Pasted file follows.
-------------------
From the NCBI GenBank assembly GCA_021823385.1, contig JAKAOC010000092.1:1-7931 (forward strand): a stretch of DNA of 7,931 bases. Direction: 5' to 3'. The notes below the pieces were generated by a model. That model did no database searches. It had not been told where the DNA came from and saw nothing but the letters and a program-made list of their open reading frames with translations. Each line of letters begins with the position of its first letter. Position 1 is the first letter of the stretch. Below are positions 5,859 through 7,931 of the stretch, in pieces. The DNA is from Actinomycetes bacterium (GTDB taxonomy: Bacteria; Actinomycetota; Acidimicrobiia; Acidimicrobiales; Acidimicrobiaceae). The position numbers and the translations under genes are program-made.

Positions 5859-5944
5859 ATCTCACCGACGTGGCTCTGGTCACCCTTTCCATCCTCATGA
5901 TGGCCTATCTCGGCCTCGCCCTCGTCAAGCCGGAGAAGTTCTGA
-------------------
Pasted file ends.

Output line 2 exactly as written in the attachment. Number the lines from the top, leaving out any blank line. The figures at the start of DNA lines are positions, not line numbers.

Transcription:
Positions 5859-5944